“The purpose of computing is insight, not numbers”
A prophetic talk (see retranscription) from from the late Richard Hamming (1915 – 1998), one of the pioneers of computer sciences, information theory and telecommunication. His work on error detection & correction codes was instrumental for the development of modern networks, including Internet. In this recording, he shares with us some personal views and insights on how to conduct a successful scientific career. A very inspiring talk!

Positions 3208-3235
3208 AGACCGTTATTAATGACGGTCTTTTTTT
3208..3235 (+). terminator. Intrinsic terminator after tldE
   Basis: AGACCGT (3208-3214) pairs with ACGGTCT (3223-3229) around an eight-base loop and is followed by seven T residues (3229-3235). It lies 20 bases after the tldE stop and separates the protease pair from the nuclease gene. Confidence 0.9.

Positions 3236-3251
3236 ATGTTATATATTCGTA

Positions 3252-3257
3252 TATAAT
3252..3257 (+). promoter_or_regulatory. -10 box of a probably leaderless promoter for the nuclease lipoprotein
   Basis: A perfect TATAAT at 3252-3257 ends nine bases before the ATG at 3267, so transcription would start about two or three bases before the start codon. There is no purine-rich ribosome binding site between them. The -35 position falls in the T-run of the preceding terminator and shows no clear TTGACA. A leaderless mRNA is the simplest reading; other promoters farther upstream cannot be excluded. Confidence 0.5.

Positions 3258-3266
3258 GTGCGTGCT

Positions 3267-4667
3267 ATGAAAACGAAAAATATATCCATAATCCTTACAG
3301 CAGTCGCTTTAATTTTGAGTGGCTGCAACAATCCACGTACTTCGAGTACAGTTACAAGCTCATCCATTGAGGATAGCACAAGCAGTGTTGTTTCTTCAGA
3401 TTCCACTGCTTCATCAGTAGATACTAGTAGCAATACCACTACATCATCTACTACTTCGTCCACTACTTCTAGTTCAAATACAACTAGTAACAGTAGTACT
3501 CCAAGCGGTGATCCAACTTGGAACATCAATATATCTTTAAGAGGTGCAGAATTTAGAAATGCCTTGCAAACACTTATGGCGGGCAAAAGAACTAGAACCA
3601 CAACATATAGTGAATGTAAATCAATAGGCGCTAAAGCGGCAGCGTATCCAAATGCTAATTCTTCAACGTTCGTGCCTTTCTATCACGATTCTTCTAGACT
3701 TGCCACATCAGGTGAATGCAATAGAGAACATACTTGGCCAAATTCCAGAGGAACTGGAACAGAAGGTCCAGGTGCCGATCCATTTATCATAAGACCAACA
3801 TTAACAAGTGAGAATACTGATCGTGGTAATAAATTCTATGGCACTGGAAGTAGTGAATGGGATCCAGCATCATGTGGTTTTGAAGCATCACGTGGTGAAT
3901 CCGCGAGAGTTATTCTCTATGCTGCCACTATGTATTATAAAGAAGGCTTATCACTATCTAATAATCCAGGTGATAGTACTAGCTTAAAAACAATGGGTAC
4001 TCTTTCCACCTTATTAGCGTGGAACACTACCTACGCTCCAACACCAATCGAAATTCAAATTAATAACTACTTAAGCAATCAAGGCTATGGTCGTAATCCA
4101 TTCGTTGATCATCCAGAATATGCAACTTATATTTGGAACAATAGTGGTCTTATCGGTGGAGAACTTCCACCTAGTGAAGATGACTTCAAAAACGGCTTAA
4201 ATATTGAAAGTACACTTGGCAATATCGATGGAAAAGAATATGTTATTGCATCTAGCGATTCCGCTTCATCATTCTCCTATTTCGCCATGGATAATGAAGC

“If you do not work on an important problem, it’s unlikely you’ll do important work. It’s perfectly obvious. Great scientists have thought through, in a careful way, a number of important problems in their field, and they keep an eye on wondering how to attack them. Let me warn you, `important problem’ must be phrased carefully. The three outstanding problems in physics, in a certain sense, were never worked on while I was at Bell Labs. By important I mean guaranteed a Nobel Prize and any sum of money you want to mention. We didn’t work on (1) time travel, (2) teleportation, and (3) antigravity. They are not important problems because we do not have an attack. It’s not the consequence that makes a problem important, it is that you have a reasonable attack. That is what makes a problem important“. – Richard Hamming